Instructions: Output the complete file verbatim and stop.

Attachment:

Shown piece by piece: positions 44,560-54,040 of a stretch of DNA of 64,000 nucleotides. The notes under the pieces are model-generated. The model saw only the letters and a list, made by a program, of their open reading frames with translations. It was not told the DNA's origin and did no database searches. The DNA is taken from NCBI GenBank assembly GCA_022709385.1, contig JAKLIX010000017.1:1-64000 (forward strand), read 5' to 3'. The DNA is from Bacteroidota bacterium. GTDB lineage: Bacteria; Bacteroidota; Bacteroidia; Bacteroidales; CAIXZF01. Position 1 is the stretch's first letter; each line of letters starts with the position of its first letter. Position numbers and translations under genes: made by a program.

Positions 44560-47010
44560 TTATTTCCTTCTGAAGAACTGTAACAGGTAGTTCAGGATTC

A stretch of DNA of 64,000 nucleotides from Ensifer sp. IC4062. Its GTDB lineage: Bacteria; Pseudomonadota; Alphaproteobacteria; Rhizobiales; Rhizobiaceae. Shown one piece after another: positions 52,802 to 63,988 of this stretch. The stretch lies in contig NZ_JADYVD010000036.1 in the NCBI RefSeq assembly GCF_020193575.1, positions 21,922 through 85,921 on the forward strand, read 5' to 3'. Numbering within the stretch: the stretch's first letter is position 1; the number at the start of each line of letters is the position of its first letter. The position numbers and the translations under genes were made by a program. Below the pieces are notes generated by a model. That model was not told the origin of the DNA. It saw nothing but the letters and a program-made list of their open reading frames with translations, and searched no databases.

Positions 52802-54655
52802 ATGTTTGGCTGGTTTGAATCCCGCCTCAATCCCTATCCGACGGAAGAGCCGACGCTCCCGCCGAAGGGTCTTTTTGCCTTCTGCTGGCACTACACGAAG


Shown piece by piece: positions 44,560-54,040 of a stretch of DNA of 64,000 nucleotides. The notes under the pieces are model-generated. The model saw only the letters and a list, made by a program, of their open reading frames with translations. It was not told the DNA's origin and did no database searches. The DNA is taken from NCBI GenBank assembly GCA_022709385.1, contig JAKLIX010000017.1:1-64000 (forward strand), read 5' to 3'. The DNA is from Bacteroidota bacterium. GTDB lineage: Bacteria; Bacteroidota; Bacteroidia; Bacteroidales; CAIXZF01. Position 1 is the stretch's first letter; each line of letters starts with the position of its first letter. Position numbers and translations under genes: made by a program.

Positions 44560-47010
44560 TTATTTCCTTCTGAAGAACTGTAACAGGTAGTTCAGGATTC

A stretch of DNA of 64,000 nucleotides from Ensifer sp. IC4062. Its GTDB lineage: Bacteria; Pseudomonadota; Alphaproteobacteria; Rhizobiales; Rhizobiaceae. Shown one piece after another: positions 52,802 to 63,988 of this stretch. The stretch lies in contig NZ_JADYVD010000036.1 in the NCBI RefSeq assembly GCF_020193575.1, positions 21,922 through 85,921 on the forward strand, read 5' to 3'. Numbering within the stretch: the stretch's first letter is position 1; the number at the start of each line of letters is the position of its first letter. The position numbers and the translations under genes were made by a program. Below the pieces are notes generated by a model. That model was not told the origin of the DNA. It saw nothing but the letters and a program-made list of their open reading frames with translations, and searched no databases.

Positions 52802-54655
52802 ATGTTTGGCTGGTTTGAATCCCGCCTCAATCCCTATCCGACGGAAGAGCCGACGCTCCCGCCGAAGGGTCTTTTTGCCTTCTGCTGGCACTACACGAAG